Setbacks Are Not Defeats For James Carter, Regina Carter


Cousins ​James Carter and Regina Cater have reconnected during the pandemic.

(Photo: John Abbott & Christopher Drukker)

First came the coronavirus and then the killing of George Floyd, his neck fatally compressed under the knee of a Minneapolis police officer. For Black Americans, a convergence of plagues compounds disappointment and outrage—a double whammy.

“Being on ‘lockdown’ and glued to the news during the pandemic, the world witnessed a speck of the systemic racism that Black Americans face, daily,” said violinist Regina Carter from her home in New Jersey. “Examining and discussing America’s ugly history over the last 400 years is extremely difficult for some, but there is no other choice; George Floyd was the last straw.”

Multireedist James Carter echoed the urgency expressed by his cousin and a multitude of others demonstrating in the streets around the world. “It’s good to see so many young people, especially white Americans with Black Lives Matter signs, in the demonstrations,” he said. “The pandemic, poverty and the police have brutally assailed the Black community.”

No place or profession is immune to the coronavirus pandemic or disparities based on race. But setbacks are not defeats for these two musicians, whom I’ve known since they were coming of age in Detroit—Regina when she was a member of the all-female ensemble Straight Ahead and James when he was with the youth ensemble Bird-Trane-Sco-Now! Both are as talented as they are resilient, and though at the moment they can’t perform together—as they have on numerous studio dates—the pandemic has put them back in touch.

“When James called me about sharing my thoughts during this bleak period, it was an opportunity I welcomed,” Regina said. “This is a good way of reconnecting, something that is absolutely indispensable for us musicians.”

But being apart hasn’t kept musicians from collaborating. James’ son—16-year-old James Carter Jr.—recently participated with classmates and faculty in a virtual spring concert for his Detroit-area high school.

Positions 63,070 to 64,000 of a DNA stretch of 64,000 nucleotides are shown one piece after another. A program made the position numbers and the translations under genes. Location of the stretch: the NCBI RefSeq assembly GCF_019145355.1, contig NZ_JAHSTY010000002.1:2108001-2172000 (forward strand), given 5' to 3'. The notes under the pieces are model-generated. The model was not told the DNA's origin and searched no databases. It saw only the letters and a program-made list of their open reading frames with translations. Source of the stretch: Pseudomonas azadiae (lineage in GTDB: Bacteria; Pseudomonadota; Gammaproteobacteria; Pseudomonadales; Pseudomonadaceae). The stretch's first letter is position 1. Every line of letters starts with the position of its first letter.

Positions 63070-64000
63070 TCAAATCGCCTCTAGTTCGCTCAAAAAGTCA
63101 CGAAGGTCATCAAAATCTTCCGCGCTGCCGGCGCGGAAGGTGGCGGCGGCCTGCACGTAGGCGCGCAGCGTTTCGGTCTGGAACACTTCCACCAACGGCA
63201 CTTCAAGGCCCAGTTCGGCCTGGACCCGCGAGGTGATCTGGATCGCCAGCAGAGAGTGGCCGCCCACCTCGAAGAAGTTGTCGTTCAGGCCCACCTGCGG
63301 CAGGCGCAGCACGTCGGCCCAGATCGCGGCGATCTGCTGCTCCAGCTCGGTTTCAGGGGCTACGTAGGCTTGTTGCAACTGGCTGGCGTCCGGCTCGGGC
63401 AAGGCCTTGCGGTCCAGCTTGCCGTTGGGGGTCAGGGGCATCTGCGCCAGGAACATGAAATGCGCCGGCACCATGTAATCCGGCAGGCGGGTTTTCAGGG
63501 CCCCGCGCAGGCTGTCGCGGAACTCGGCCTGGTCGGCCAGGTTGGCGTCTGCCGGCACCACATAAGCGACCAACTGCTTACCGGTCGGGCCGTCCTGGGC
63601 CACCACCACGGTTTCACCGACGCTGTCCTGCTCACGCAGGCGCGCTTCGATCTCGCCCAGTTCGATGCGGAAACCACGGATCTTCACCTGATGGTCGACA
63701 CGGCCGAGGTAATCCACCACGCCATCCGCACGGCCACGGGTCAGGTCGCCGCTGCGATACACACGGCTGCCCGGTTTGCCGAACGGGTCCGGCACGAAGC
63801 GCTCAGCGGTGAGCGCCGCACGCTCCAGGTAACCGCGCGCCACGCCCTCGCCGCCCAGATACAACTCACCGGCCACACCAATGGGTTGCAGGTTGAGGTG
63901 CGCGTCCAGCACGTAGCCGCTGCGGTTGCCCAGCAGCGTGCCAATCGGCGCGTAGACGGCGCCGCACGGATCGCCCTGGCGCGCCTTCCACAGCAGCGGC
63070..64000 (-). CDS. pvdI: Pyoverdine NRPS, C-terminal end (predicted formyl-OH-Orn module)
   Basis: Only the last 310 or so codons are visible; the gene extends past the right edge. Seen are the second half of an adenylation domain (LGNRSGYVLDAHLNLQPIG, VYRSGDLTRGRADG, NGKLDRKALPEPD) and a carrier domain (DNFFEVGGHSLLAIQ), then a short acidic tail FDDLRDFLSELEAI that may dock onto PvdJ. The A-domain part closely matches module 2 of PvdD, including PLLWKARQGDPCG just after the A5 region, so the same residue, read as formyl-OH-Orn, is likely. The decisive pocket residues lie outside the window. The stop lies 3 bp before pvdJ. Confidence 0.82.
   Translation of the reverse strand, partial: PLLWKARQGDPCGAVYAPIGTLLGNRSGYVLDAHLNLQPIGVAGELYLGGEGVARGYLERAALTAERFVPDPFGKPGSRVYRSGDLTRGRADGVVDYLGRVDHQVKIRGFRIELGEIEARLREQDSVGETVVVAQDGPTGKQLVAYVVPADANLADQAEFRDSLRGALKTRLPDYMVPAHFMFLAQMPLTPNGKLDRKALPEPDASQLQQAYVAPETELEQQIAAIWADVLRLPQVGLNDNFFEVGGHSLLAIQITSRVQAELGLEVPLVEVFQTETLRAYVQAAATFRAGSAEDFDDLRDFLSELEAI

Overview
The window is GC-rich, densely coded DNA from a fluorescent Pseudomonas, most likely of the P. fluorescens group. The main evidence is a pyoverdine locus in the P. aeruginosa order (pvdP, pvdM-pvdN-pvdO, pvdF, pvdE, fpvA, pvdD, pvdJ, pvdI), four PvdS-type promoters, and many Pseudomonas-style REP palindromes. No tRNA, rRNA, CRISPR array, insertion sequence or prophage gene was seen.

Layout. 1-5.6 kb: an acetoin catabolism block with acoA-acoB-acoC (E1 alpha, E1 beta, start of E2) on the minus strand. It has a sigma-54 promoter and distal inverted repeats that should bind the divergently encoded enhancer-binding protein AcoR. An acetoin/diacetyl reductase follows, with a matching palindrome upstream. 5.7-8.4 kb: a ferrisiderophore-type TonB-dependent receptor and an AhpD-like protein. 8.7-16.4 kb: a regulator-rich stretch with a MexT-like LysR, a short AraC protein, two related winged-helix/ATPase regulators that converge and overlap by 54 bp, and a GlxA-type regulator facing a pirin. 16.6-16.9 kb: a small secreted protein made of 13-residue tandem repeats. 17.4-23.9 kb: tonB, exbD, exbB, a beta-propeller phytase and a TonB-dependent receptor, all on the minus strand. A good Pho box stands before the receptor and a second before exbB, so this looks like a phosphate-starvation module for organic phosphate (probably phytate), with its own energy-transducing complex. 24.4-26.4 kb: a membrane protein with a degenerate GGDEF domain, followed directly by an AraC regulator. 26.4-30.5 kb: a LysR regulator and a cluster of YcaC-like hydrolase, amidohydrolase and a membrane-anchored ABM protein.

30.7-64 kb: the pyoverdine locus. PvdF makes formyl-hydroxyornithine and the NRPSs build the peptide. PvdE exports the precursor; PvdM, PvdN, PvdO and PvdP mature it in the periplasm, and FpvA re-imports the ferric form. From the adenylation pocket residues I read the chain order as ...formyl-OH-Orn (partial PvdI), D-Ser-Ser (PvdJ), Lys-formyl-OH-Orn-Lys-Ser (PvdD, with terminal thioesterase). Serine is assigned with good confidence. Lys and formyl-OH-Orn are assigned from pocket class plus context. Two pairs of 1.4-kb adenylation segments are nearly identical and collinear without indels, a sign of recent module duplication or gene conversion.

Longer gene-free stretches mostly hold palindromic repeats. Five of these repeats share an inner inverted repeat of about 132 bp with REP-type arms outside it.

“You sit in front of your computer,” James said, explaining the process, “with a PDF of the music and a click track for you to play along with. Your clip is delivered to the webmaster, who then assembles the finished product. I felt sorry for him and his fellow bandmates ... . To miss contributing to the blend of his sax section is a feeling that can’t be duplicated.”

Irreplaceable, too, is the financial compensation for lost gigs. There are instances, Regina said, in which you have to return the advance, if the date is canceled or postponed. “These are some very tricky endeavors,” she said.

Always evident in the music of these cousins is a deep regard for jazz history and tradition. Both have devoted albums to outstanding musicians of the past, be they Billie Holiday, Ella Fitzgerald or Django Reinhardt. And they both were saddened to learn of the recent deaths of Wallace Roney, Lee Konitz and Ellis Marsalis, all of whom succumbed to COVID-19. It’s a list of lost lives and talent that was taken from the world too soon.

For this writer, after weathering the turbulent 1960s, today’s spasm in reaction to police brutality is a case of déjà vu. These recent—and very public—transgressions by law enforcement are uniquely exacerbated by a relentless pandemic and an unrivaled economic crisis. But like the Carters and the rest of our jazz community, we need to continue to cultivate and support a common human resiliency. DB

This story originally was published in the August 2020 issue of DownBeat. Subscribe here.

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